maximise satisfaction will survive, whether they offer extremely low prices, or rewarding expe-
rience or service or performance. It is the end of hollow brands, without identity. The trader is
also more powerful than many of the brands it distributes: all brands that do not master their
channel are now in a B to B to C situation, and must never forget it.
Building both business and brand
Hit parades of the financial value of brands (brand equity) are regularly published in business,
financial and economics magazines. Whatever doubts one may have on their validity (see
Chapter 18), they do at least stress the essentially financial intentions behind building a brand.
Companies do not build brands to have authors write books on them, or to make the streets
livelier thanks to billboard advertising. They do it to grow the business still more profitably. One
does not make money by selling products, but brands: that is to say a unique set of values, both
tangible and intangible. Even low-cost operators need to compete on trust.
Our feeling is that, little by little, branding has been constructed as a separate field. There is a
risk however of the branding community falling in love with its own image: looking at the
considerable number of books published on brands, and at the list of most recent brand equity
values, one could think that brands are the one and only issue of importance. Indeed branding
professionals may become infatuated and forget the sources of brand equity: production, serv-
icing, staffing, distributing, innovating, pricing and advertising, all of which help to create value
associations and effects which become embedded in clients\u2019 long-term memory.
Looking at one of the stars of this hit parade, Dell, whose brand is valued so highly, one
question arises: is Dell\u2019s success due to its brand or to its business model? It could be argued that
it was not the Dell brand but Dell activities in a broader sense that allowed the company to
announce more price cuts in 2006, putting Hewlett-Packard in a difficult position between two
\u2018boa constrictors\u2019, Dell and IBM.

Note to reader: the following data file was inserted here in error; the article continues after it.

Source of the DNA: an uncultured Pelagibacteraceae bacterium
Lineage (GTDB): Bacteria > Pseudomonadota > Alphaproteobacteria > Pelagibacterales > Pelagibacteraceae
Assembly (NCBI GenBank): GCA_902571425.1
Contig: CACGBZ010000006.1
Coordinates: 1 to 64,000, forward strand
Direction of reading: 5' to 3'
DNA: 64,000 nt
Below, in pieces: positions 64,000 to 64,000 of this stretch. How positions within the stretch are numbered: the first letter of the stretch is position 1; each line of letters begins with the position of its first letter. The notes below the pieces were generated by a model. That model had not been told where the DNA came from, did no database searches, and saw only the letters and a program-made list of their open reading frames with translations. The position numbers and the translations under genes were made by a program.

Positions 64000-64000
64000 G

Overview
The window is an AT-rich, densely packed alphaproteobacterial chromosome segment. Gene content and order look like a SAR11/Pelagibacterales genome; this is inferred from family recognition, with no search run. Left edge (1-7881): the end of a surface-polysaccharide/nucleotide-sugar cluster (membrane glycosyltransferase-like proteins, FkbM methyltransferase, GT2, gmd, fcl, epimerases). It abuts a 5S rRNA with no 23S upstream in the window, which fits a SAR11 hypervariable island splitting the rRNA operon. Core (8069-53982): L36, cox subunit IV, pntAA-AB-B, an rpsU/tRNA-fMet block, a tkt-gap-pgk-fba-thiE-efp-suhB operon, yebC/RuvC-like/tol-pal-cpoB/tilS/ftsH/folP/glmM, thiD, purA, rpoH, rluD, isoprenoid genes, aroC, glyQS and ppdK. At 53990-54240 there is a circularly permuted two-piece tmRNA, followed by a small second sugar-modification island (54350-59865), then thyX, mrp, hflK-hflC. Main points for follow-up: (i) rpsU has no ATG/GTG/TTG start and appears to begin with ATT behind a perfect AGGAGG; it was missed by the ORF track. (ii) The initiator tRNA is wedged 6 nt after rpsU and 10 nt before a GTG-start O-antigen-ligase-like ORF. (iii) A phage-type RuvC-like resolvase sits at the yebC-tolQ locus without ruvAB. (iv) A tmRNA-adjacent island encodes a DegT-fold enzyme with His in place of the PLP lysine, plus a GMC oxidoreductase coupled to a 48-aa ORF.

The brand is not all: it captures the fame but it is made possible by the business model. It is
time to recreate a balance in accounting for success and failures. It is the end of fairy tales; let\u2019s
introduce the time of fair accounts.
Throughout this new edition of Strategic Brand Management, we relate the brand to the
business, for both are intimately intertwined. We regularly demonstrate how branding decisions
are determined by the business model and cannot be understood without this perspective. In fact
in a growing number of advanced companies, top managers\u2019 salaries are based on three critical
criteria: sales, profitability and brand equity. They are determined in part by how fast these
managers are building the strategic competitive asset called a brand. The goal of strategy is to
build a sustainable advantage over competition, and brands are one of the very few ways of
achieving this. The business model is another. This is why tracking brands, product or corporate,
is so important.
Looking at brands as strategic assets
The 1980s marked a turning point in the conception of brands. Management came to realise that
the principal asset of a company was in fact its brand names. Several articles in both the
American and European press dealt with the discovery of \u2018brand equity\u2019, or the financial value of
the brand. In fact, the emergence of brands in activities which previously had resisted or were
foreign to such concepts (industry, banking, the service sector, etc) vouched for the new impor-
tance of brands. This is confirmed by the importance that so many distributors place on the
promotion of their own brands.
For decades the value of a company was measured in terms of its buildings and land, and then
its tangible assets (plant and equipment). It is only recently that we have realised that its real
value lies outside, in the minds of potential customers. In July 1990, the man who bought the